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Resource: Featured Articles
The Interview Questions That Could Cost You the Job If Left Unasked
Wednesday, January 23, 2013

We all know that the questions we ask during an interview are just as important as the answers we give. For the interviewer, your questions are actually better understanding on the depth of your research and preparation. Good questions are those that demonstrate your thoughtfulness. Doing this doesn't require days of brainstorming, just a well-composed strategy.

Show the interviewer that you know your stuff by adding the following questions to your interview arsenal along with your own specific questions:

What are the qualities of your most successful employees?
Asking this lets the hiring manager know that you are thinking ahead. You want to show that you have your mindset on long-term success rather the immediate goal of getting the job. Companies like employees who share the same drive for big-picture success. These qualities will vary from company to company. For example: a fast-paced company may want someone who can thrive in a high-pressure environment while another company may want individuals who have demonstrated exemplary communication skills with team members. Pay close attention to the qualities they value and consider whether this place is a good match for you.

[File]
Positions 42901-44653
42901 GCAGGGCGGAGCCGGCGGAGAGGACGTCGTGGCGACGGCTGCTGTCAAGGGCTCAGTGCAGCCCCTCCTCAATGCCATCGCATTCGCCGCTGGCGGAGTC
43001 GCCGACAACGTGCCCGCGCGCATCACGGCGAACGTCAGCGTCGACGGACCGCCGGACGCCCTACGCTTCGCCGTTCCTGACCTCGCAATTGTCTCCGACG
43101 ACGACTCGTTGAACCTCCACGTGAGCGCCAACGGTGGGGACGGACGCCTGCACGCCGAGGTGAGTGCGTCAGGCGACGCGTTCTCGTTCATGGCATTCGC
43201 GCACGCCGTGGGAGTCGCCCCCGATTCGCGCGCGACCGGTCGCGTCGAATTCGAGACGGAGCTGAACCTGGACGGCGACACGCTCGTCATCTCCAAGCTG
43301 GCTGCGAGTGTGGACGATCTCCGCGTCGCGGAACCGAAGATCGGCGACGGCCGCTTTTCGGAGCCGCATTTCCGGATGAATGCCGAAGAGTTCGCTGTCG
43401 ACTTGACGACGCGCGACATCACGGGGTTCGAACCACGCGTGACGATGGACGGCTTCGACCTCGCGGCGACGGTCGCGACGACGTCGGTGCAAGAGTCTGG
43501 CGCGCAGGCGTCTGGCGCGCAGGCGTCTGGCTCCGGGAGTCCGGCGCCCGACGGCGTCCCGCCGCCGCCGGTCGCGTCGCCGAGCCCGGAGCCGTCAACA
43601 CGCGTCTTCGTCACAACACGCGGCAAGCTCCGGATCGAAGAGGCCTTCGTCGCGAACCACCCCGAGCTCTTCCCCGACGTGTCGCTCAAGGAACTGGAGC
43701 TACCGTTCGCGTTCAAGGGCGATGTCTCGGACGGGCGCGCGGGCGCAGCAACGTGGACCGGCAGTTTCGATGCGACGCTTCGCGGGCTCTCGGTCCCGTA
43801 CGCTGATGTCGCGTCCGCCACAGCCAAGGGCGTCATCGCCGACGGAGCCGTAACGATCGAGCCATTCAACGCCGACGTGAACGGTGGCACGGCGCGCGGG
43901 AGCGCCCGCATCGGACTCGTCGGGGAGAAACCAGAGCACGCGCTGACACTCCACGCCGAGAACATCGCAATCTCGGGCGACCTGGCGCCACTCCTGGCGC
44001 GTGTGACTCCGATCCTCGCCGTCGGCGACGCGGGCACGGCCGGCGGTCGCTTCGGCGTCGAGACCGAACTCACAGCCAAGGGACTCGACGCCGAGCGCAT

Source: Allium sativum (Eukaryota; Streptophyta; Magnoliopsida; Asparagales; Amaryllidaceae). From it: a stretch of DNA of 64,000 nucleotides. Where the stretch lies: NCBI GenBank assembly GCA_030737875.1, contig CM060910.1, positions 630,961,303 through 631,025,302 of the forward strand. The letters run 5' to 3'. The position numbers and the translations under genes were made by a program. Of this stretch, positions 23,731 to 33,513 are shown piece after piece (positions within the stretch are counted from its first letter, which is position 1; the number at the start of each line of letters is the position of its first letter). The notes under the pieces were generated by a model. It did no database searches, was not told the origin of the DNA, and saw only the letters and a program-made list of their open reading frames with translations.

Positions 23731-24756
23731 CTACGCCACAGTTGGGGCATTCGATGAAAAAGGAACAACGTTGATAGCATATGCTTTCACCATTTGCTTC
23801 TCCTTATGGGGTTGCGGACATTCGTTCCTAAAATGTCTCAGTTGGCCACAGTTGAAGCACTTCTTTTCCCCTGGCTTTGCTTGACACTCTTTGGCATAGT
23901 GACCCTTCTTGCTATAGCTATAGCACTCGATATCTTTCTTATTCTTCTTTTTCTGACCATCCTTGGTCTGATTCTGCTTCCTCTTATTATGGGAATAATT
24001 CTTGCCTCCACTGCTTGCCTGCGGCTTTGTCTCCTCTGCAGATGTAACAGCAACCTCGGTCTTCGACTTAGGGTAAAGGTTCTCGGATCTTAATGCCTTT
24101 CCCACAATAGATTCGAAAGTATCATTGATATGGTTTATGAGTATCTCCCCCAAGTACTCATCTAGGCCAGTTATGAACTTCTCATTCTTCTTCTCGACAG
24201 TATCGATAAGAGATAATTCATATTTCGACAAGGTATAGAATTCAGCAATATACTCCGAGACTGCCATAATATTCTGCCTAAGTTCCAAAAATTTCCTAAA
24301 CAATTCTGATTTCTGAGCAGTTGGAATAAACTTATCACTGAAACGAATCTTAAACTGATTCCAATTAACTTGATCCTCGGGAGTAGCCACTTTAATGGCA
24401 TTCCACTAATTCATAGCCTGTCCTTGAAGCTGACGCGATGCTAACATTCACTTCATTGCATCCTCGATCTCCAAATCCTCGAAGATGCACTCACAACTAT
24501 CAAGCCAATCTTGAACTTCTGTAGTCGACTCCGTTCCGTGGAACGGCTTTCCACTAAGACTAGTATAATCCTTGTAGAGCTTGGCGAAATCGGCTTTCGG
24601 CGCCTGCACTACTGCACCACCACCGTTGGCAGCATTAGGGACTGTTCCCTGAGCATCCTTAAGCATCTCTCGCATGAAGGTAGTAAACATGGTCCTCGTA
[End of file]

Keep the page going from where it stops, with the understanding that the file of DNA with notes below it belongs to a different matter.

How much potential for growth is there for this position?
Ideal candidates and employees are those who are looking for a lasting career rather than just a paycheck. Show the hiring manager that you're looking for a position that will allow you to grow and develop your skills. Expressing this willingness to learn will give the employer more reason to teach you things that will help you advance. If hired, they may be able to connect you with a mentor which is great for career advancement. Mentors can introduce you to other professionals in their network and help you rise in the ranks faster.

What do you like most about working for the company?